Over the last several weeks we explored how marketing organizations can impact income statements, profit, cash flow and owner earnings, inventory controls, and capital expenditures. All of these measurements ultimately feed into the balance sheet.
The balance sheet reflects the assets like cash, stocks, inventoried raw materials, land, equipment, and accounts receivable. Liabilities are also included and these can include money owed to a bank, unpaid for parts and inventory, and accounts payable. Lastly, equity (total assets minus total liabilities) at a point in time is also listed. Essentially the balance sheet lists what the company owns, what is owes, and how much it is worth. Companies typically prepare balance sheets monthly, quarterly, and the end of the fiscal year. The balance sheet summarizes the company's financial position at a given point in time.
On one side of the ledger balance sheet are listed the assets, liabilities and equity are on the other side. As you can surmise, the objective is to balance the 2 sides of the ledger. With assets, liabilities, and equity always in flux, companies must work to bring balance to their financials. And as we've covered in previous weeks, marketing can contribute greatly to this financial balance.
Companies must avoid having their cash held up in inventory; therefore they want to carry as little inventory as possible. Through Demand Prediction Reporting, companies can build out data models that track (or pull data over from an existing system) inventory, purchase history, frequency of purchase, quantities of assets, partner they buy from, average delivery time per partner and per asset. Based on the data model, they can create dashboards that demonstrate trends in purchase (time of year, geography, etc), opportunities for up-sells and add-ons, and sales cycle duration. This information can be used to create automated trigger emails that send communications in the month or so leading up to when they typically order. Companies are now integrating systems and tying customer-facing channels into their sales, marketing, and production programs.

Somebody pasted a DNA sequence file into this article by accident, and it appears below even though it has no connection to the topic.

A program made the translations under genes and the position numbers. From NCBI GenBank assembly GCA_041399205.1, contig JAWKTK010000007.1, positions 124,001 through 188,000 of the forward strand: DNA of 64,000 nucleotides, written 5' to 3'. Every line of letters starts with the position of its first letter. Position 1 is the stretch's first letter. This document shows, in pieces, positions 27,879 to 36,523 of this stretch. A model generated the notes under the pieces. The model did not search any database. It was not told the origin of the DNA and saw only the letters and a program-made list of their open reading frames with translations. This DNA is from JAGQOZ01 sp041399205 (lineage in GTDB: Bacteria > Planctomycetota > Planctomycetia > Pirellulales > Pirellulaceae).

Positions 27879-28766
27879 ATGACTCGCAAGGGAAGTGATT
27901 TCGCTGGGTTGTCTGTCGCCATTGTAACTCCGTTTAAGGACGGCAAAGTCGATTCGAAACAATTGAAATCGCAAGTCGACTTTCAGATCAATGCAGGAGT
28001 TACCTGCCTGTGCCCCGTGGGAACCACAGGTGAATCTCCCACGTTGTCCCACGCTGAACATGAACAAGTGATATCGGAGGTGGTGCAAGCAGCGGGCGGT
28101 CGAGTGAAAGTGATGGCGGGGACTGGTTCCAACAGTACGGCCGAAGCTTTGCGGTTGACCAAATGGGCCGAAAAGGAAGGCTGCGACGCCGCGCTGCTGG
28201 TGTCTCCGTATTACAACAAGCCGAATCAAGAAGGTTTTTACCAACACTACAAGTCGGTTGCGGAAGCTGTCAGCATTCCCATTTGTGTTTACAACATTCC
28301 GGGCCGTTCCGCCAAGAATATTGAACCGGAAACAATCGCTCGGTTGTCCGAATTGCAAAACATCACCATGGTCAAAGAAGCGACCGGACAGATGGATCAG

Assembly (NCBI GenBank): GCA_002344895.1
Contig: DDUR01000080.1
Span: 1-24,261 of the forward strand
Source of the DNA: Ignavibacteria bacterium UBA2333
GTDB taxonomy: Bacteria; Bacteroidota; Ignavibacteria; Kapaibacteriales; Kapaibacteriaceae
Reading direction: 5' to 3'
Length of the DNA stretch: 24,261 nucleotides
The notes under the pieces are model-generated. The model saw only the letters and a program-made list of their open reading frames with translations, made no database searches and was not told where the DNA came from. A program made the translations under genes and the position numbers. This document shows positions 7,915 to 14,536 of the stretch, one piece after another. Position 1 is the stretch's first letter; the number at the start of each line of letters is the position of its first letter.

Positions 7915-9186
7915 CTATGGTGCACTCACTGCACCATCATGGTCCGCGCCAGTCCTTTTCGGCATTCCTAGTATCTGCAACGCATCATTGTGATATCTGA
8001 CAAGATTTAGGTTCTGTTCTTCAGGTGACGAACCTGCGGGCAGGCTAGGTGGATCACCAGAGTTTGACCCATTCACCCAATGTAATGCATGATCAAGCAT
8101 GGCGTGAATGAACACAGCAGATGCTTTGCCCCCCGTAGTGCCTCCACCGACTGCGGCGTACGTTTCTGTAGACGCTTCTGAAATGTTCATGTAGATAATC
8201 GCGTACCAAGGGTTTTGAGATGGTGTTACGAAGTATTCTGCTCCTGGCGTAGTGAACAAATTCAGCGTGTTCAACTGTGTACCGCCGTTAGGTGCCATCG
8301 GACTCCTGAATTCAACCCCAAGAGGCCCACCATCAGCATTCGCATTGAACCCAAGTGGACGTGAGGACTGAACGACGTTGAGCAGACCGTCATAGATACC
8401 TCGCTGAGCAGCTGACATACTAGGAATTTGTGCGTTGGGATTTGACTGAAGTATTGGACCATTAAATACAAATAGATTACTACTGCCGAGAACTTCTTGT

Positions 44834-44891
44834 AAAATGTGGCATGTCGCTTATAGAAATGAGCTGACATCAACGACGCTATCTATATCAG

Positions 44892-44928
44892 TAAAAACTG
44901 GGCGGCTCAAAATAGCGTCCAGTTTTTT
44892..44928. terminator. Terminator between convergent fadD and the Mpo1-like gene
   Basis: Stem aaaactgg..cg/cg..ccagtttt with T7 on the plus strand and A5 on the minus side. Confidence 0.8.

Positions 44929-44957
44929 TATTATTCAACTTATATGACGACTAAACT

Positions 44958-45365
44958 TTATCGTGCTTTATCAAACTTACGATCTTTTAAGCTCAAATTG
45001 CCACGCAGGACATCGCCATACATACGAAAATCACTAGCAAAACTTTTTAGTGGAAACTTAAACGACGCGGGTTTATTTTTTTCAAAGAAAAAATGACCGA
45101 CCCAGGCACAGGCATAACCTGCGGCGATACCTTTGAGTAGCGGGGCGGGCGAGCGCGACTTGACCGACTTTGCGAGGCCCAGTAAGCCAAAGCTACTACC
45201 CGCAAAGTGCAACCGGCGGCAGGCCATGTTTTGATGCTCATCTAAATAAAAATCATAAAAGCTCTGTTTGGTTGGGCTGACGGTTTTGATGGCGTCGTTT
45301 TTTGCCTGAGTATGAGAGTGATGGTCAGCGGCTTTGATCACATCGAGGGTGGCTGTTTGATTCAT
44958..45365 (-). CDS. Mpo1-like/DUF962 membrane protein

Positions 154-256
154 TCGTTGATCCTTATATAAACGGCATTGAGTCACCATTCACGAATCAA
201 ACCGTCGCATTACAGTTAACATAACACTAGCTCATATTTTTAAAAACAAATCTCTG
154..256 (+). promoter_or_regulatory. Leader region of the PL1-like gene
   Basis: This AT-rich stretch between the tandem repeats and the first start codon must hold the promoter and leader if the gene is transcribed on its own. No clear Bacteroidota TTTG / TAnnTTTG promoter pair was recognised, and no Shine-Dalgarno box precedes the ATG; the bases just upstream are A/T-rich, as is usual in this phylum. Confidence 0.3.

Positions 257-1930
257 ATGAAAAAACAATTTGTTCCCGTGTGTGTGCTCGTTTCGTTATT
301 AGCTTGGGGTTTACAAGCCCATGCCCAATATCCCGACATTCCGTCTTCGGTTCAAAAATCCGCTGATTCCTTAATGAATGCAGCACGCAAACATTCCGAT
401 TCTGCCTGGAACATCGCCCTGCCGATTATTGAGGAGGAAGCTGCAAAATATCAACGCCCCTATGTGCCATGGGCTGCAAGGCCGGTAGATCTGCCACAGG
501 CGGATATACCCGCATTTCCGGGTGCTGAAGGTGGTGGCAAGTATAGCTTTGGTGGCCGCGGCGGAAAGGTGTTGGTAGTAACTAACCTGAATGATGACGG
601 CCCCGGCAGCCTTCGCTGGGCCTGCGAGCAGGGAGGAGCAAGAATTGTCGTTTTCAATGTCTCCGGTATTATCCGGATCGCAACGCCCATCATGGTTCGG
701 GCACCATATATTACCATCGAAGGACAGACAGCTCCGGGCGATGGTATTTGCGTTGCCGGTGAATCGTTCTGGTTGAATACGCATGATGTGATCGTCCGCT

Accelerate Collection of Receivables
But inventory reduction is only one step in finding financial balance. Cash flow is also pivotal. Cash flow is the revenue or expense stream that changes a cash account over a given period. It's a measure of the company's ability to generate cash over a period of time. Cash flow increase is usually impacted by financing, operations or investing. Cash outflows result from expenses or investments. The faster receivables are collected, the better a company's cash position. If you can reduce inventory or speed up collection of receivables, you will have a direct and immediate impact on your company's cash position. The efficiency ratios let you know how you're doing on just such measures of performance. By implementing onboarding programs, cash flow scoring, and advocacy programs, marketing can contribute to this increased collection of receivables.
Increase Asset Turnover Ratio
Managing inventory, increasing sales, and reducing days sales outstanding all contribute to financial positioning by increasing the asset turnover ratio. Total asset turnover gauges efficiency in the use of all assets. If marketers can assist in inventory reduction, total asset turnover rises. If marketers can aid in cutting average receivables, total asset turnover rises. If marketers can drive demand and nurture opportunity through the buy-cycle, sales will increase and total asset turnover will rise. Any of these managing- the- balance- sheet moves improves efficiency.
In the end it's important we correlate our marketing measurements with the larger business. Identify how you currently measure performance for both your department and yourself. How do these numbers relate to your company's financial statements and impact the performance? Once you understand these financial measures you can begin to operate to your full potential, bring balance to the financials, and contribute to the fiscal wellness of the company.